Kinds of Engineering

<p>Hi. I saw the iPhone thread and I wanted to ask a question in a similar style. </p>

<p>I am interested in stuff like "green" technologies and motors (electric, lenz2 turbine) and I was wondering what kind of engineering that would be classified under (mechanical?)? </p>

<p>Also, what kind of engineering does work with Arduinos, soldering, and subjects like those get classified under?</p>

<p>Thank you for reading this, and any help is appreciated.</p>

<p>Edit: On another note, how tough is it to get dual degrees or a double major in two kinds of engineering (or are they the same thing?)?</p>

<p>I'd have to say mechanical , more specifically manufacturing engineering. I believe Electrical engineering could also be a good one to consider, but I don't know much about specifics in that field.</p>

<p>Doing a quick forum search would net you these same answers, but at any rate:</p>

<p>This all depends on what part of these technologies you want to design. It will take a concerted effort, especially between electrical and mechanical engineers, to make any of these technologies feasible. In addition to those two, chemists, chemical engineers, materials scientists, and physicists may all have large roles in different parts of different "green energy" projects. There is no single major for doing it all.</p>

<p>Soldering and working with arduinos is definitely electrical engineering. </p>

<p>As far as the "green technology," it's really an interdisciplinary field. All types of engineers work on those: chemical, mechanical, electrical, etc. </p>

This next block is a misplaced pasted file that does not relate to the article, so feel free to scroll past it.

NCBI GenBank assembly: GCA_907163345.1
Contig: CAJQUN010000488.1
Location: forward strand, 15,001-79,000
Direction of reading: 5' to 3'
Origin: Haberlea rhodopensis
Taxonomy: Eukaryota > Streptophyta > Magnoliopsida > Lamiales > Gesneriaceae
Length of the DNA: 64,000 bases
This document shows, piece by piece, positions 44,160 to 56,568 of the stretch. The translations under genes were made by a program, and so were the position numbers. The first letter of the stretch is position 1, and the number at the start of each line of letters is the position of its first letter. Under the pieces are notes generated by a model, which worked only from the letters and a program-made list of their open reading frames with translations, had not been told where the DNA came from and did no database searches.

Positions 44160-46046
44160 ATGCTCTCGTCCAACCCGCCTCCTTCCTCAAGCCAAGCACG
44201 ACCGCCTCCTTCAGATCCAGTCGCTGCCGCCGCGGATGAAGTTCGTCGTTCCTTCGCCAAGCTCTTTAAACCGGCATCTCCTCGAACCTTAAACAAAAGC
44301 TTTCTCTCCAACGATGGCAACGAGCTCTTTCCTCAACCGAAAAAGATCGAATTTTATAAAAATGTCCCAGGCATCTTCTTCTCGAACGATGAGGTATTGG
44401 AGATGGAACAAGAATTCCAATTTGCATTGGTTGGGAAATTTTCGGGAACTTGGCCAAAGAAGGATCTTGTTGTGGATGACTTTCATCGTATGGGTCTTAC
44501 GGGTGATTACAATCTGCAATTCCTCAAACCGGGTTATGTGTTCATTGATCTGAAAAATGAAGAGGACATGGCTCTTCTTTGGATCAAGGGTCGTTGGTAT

<p>Double majoring in two different engineering fields isn't extremely difficult; it's just going to take you a longer time to graduate. Also, it's easier if you choose two similar engineering fields since some courses may overlap. For instance, it'd be simpler to double major in Computer Science Engineering and Electrical Engineering than say, Electrical Engineering and Environmental Engineering.</p>



<p>Soldering is pretty much every engineering major. I am an AeroE and I do soldering several times a week most of the time, especially lately.</p>

<p>Thank you for all the help!</p>

<p>boneh3ad, i didn't mean it was SOLEY electrical engineering. just generally, when i think of soldering, the first thing that pops into my head is EE. but thanks for the input :)</p>

<p>Fair enough. I suppose that as far as percentage of your time spent soldering goes, EE would be the way to go. If your only goal is to do some soldering once in a while, you can do that in a lot of majors, especially if you work in a lab.</p>